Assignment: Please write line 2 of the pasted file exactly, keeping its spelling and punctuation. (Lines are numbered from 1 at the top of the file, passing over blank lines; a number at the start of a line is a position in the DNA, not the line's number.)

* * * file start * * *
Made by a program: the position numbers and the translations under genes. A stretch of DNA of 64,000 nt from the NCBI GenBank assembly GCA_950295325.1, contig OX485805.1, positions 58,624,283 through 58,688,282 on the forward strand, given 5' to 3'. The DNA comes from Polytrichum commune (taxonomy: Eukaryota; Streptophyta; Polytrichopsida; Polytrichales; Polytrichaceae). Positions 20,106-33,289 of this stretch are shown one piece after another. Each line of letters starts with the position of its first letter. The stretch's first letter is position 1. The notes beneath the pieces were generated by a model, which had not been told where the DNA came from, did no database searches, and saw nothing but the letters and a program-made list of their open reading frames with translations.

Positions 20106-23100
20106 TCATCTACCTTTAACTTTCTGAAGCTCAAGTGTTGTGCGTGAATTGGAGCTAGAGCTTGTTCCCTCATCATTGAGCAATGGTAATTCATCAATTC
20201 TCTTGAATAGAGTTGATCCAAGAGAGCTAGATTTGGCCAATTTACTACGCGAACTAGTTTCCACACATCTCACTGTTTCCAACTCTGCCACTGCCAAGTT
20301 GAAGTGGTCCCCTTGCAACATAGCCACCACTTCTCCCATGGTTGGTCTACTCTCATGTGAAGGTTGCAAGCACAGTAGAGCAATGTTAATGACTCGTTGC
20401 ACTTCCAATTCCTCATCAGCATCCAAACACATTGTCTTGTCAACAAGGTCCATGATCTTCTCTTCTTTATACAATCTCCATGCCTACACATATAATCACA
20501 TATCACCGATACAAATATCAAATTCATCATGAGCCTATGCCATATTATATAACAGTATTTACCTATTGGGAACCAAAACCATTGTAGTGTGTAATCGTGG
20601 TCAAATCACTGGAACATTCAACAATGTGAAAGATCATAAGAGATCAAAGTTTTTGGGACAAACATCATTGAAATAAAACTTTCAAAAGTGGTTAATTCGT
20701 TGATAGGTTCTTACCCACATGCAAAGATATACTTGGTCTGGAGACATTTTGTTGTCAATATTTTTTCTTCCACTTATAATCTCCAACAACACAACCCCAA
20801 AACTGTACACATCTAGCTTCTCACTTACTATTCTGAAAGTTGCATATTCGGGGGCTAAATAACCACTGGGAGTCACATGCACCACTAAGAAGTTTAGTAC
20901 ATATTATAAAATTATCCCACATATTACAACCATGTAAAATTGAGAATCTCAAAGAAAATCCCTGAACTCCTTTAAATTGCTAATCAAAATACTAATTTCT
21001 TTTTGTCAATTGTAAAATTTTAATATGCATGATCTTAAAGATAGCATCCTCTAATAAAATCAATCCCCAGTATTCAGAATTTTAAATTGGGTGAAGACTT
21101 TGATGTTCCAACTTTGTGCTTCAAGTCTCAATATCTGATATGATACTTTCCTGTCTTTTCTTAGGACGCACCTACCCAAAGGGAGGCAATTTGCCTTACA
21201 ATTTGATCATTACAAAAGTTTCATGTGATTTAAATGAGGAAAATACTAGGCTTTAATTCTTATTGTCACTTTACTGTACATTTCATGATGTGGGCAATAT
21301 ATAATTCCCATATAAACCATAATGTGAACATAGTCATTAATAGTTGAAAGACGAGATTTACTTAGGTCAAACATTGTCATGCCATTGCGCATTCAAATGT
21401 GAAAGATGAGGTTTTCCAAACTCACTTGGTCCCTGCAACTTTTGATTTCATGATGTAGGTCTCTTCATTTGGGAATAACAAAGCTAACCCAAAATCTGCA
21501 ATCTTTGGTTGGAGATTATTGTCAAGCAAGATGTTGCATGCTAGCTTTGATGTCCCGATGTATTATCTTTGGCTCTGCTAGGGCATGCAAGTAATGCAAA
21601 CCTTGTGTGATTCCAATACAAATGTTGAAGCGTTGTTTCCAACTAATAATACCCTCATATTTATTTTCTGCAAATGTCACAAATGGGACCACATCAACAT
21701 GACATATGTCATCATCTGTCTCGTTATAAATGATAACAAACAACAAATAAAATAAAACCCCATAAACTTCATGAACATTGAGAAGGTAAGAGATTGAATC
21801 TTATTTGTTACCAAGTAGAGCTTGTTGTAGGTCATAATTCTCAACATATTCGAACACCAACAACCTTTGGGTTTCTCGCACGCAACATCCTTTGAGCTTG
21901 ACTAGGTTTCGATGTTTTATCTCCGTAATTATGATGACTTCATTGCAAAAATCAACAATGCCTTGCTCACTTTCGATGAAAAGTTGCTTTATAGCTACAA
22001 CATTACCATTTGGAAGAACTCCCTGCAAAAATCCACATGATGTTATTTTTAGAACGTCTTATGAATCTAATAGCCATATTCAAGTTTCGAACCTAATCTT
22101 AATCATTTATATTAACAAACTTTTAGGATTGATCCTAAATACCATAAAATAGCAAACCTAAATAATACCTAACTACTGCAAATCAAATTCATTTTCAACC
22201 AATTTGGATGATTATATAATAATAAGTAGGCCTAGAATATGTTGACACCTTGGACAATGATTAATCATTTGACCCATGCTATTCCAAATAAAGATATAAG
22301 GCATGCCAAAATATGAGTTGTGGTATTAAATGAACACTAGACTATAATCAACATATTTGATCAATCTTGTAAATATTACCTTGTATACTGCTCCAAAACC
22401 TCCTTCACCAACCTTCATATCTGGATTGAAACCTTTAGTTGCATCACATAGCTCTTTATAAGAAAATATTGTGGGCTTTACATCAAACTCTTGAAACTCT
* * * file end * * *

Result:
Positions 20106-23100